Yo welcome back to my blog. We just wrapped up the second project of the year and my first winter exhibition in a couple years. Both of which were definitely intense but turned out A-OK in the end. The project we just finished was all about the historical significance of the atomic bomb, and how we could represent that in conceptual art. Both of these topics were relatively new to me starting this project and I feel like it very much shape my understanding of both of them.

I’d say most people out there know about the atomic bomb dropped on Hiroshima Japan on August 6th 1945 by the United States of America. It was the first atomic weapon ever used, and killed tens of thousands of people. It caused the surrender of Japan, and the end of the second world war. It was a revolutionary discovery and science and helped boost America into its role as a global superpower. As for conceptual art it’s a very interesting concept. It’s a style of art that place is the idea over the final product. Typical art techniques are completely disregarded in conceptual art and considered “boring”.

A very famous piece of conceptual art called “Fountain” By Marcel Duchamp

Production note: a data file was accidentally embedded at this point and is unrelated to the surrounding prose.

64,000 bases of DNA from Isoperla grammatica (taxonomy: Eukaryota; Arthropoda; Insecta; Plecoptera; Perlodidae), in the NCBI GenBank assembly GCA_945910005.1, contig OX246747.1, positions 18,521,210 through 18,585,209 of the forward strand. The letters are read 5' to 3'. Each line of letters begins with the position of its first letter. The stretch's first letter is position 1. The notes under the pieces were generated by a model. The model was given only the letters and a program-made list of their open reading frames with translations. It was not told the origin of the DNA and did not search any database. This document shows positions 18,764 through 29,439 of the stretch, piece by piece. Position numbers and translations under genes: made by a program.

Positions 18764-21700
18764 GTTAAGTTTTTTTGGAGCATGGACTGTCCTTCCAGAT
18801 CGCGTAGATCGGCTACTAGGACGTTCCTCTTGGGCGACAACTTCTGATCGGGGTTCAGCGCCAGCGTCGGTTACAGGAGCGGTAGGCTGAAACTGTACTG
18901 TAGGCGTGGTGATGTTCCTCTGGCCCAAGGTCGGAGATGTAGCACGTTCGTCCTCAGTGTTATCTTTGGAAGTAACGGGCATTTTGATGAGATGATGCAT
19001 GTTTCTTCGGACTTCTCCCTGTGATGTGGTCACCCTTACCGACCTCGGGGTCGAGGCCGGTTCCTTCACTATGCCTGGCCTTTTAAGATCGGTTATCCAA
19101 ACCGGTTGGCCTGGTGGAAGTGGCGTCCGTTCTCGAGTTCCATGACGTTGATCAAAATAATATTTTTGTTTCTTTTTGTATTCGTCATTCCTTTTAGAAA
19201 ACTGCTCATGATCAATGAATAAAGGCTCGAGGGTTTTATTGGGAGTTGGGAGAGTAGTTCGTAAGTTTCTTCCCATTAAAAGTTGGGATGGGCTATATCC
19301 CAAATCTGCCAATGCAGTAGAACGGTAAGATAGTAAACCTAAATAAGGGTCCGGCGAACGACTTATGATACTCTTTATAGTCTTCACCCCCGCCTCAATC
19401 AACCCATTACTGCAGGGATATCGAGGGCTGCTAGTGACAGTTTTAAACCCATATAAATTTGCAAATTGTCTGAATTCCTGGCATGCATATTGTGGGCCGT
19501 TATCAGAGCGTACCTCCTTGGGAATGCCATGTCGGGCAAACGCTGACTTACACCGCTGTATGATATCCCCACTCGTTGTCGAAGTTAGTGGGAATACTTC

Now when we first started talking about conceptual art in class I was sceptical to say the least. To be honest when I heard a conceptual artist saying it was “boring” to simply be a great painter, I thought he was probably the most conceited person I’ve ever heard about, and honestly it made me not want to even think about conceptual art. However despite my (and my classmates) distain we took a field trip downtown to look at conceptual art. The first gallery we went to actually worsened my opinion of conceptual art. It didn’t make me feel anything, and I was mostly just annoyed that the tour guide was trying to get us to think about it (a bad attitude I admit, she was very nice). After that we went to Yoko Ono’s exhibit. I started off with the same distain and bad attitude, but the further and further I went in the exhibit the more and more I started to stop, enjoy, and question the art. Her last pieces were interactive and featured peoples stories, some of which made me tear up. Now I’m not saying that I now love conceptual art, but that exhibit made me realize that it is important to keep an open mind about it. If I consider all conceptual art trash, I’m doing myself a disservice. The worst that can happen is that I think about, and look at the art and don’t like it, but the best thing is I can gain some kind of understanding and idea about the art and learn something. And none of that comes from writing off conceptual art.

My favourite piece of art at the Yoko Ono Exhibition

Our big goal for this project was answering the driving question by creating conceptual art to be shown at this exhibition. My conceptual art piece was titled unknown pieces and represented people’s fascination with the unknown, and how it’s viewed as a problem to solve. (If you want to read my Artist’s statement about it just click the drop down here.)

My Conceptual Art